Ancient Egyptians bred birds of prey for religious offerings to the gods, scientists have discovered. The use of 3D imaging of a mummified kestrel showed it died because of forced overeating, with the bird having choked to death on its last meal of a mouse.
Published in the Journal of Archaeological Science, the team from the American University in Cairo, Stellenbosch University and the Stellenbosch Institute for Advanced Studies said this is the first evidence to show ancient Egyptians mass bred birds of prey as offerings to gods. It is also thought these birds were used in falconry for hunting.
Lead author Salima Ikram said: "The idea of birds of prey being bred to the extent of being kept and force-fed is new. Until now, the sheer number of raptor mummies had been a mystery – did they catch or trap them and kill them, raid nests, or find them dead? Our results explain why they had so many: we now think it was because of active breeding."
Mummified animals from ancient Egypt are commonly found. Earlier this year, researchers said a catacomb containing eight million mummified puppies and dogs was found next to the temple of Anubis, the dog-like god of death, in North Saqqara in Egypt.
Ancient Egyptians believed in many gods and associated different animals with them. Raptors like kestrels were connected to the sun god Re. These birds were prepared by being gutted, dried and dipped into a molten resin and wrapped up. However, in some cases the birds were not gutted – providing an insight into how the bird lived before it died.
The scientists carried out a virtual autopsy on the mummified kestrel known as SACHM 2575. They discovered it choked to death on a young house mouse, with more mouse fragments found further down in its stomach – meaning it likely had more than one mouse earlier in the day – as well as the remains of a small sparrow. Wild kestrels need between four and eight voles per day.
In the study, the authors said: "The fact that this kestrel's gizzard contained the teeth of mice, and parts of a sparrow, in addition to the final mouse whose tail was stuck in its esophagus, suggests that it was force-fed. This method of feeding animals was commonly practised by the ancient Egyptians.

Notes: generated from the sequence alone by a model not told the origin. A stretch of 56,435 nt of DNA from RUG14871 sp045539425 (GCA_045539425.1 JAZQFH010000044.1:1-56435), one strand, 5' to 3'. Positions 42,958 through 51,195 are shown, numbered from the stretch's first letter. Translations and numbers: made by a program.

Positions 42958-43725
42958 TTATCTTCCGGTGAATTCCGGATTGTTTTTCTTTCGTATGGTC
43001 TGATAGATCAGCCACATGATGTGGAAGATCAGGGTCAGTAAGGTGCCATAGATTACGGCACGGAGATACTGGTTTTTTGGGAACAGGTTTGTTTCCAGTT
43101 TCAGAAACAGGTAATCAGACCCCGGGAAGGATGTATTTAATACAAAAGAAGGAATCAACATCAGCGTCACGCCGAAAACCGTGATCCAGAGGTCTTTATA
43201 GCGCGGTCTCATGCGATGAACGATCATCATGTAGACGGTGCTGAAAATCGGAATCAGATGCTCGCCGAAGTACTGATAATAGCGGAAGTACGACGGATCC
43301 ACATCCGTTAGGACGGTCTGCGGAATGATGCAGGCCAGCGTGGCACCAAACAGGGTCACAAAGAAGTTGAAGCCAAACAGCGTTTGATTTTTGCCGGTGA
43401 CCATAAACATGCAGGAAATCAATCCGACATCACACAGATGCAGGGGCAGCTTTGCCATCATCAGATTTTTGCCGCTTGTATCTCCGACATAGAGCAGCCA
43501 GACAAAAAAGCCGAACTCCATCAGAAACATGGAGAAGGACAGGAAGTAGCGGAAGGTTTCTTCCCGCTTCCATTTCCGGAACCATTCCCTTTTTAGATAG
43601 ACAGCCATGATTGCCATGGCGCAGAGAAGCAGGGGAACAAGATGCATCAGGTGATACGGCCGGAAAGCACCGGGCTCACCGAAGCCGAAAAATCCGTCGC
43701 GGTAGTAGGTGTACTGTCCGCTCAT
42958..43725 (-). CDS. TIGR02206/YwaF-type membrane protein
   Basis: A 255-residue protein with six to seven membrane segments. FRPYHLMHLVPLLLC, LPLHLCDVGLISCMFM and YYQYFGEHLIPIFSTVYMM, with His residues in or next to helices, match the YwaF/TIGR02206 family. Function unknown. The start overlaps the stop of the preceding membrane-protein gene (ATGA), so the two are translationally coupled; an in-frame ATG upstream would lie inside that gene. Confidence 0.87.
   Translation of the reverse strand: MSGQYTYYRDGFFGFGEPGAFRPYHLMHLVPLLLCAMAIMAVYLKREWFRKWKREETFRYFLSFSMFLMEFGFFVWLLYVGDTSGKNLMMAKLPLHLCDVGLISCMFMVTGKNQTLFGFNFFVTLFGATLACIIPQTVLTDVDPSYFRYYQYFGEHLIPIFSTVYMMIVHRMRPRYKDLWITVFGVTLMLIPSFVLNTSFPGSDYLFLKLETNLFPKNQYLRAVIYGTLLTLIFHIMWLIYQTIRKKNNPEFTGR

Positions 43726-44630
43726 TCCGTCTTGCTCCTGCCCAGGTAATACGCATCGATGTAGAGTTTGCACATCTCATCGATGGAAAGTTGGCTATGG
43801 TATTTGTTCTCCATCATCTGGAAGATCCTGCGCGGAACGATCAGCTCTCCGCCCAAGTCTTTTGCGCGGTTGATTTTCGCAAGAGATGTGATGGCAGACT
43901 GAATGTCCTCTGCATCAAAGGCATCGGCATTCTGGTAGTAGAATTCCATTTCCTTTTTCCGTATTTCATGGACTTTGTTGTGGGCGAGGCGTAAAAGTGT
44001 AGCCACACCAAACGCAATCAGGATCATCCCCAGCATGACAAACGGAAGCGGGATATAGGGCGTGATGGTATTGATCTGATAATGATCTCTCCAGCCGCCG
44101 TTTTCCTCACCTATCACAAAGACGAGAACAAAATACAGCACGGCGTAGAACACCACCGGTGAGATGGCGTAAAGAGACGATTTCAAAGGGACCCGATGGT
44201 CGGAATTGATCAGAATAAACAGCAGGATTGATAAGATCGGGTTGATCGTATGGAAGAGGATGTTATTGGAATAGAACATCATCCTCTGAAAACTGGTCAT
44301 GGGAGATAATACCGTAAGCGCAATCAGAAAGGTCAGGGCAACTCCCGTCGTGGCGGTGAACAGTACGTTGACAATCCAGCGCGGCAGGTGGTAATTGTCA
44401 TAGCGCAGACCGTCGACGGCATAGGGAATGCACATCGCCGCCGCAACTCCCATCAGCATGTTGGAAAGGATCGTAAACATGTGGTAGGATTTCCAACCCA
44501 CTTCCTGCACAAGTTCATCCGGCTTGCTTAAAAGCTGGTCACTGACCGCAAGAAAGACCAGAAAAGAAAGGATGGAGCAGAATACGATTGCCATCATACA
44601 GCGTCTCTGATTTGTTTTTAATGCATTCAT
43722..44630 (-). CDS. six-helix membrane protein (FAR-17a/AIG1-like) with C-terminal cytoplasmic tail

"This would indicate that the SACHM 2575 was a captive specimen destined to be transformed into a votive mummy for the sun god – perhaps, in their enthusiasm to give the god his due, the sacrificial offering was force- fed, and given the species' tendency to cache surplus food, it is unlikely that it would deliberately overeat. Thus, SACHM 2575 provides the first real evidence for keeping raptors in captivity ... It also broaches the possibility that breeding programs for these animals were instituted, as was the case for other animal offerings, such as ibises, dogs, and cats."
Ikram said the study was one of the "most entertaining and exciting" pieces of research to do, providing an insight into how ancient Egyptians managed to mummify so many raptors: "We know raptors were religiously important but it's interesting to think about the role they may have had in falconry. It's also interesting that Egyptians were exerting so much thought and control over nature and that their aptitude with wild animals is considerable."
The authors said they hope to identify the sex and DNA of offered birds in order to better understand breeding groups and the role and management of raptors at the time, while also giving an insight as to how ancient Egyptians saw the natural world and their role in maintaining it.